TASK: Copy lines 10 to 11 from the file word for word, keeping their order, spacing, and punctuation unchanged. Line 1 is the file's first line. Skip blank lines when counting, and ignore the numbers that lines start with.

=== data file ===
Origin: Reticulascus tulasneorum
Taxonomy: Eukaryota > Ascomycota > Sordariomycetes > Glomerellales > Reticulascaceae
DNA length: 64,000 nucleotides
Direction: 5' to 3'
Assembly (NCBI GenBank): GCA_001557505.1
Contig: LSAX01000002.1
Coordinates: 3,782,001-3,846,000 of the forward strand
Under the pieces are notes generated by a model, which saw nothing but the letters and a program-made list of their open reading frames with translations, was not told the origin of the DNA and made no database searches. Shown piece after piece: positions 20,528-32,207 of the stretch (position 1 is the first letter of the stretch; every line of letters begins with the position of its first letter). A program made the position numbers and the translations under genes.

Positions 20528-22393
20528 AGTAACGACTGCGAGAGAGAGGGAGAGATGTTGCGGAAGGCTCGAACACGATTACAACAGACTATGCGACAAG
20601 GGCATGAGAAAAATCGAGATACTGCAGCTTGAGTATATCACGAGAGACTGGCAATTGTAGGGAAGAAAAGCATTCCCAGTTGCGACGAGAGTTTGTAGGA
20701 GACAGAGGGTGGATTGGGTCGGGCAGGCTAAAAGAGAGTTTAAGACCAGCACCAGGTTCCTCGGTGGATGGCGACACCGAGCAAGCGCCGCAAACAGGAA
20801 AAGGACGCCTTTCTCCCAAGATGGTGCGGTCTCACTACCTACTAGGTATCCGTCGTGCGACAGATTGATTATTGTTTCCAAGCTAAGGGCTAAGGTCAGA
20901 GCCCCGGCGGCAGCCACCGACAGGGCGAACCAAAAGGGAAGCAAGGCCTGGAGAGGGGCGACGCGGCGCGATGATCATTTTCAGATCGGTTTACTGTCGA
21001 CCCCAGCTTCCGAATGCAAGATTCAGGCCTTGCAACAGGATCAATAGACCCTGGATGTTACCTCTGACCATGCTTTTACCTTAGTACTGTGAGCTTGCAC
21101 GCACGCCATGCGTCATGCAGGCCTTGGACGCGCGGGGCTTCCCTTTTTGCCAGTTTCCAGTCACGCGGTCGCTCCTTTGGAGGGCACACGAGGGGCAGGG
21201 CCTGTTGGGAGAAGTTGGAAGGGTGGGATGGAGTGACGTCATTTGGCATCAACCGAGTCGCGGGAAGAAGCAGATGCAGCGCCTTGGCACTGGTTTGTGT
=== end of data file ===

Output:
20528 AGTAACGACTGCGAGAGAGAGGGAGAGATGTTGCGGAAGGCTCGAACACGATTACAACAGACTATGCGACAAG
20601 GGCATGAGAAAAATCGAGATACTGCAGCTTGAGTATATCACGAGAGACTGGCAATTGTAGGGAAGAAAAGCATTCCCAGTTGCGACGAGAGTTTGTAGGA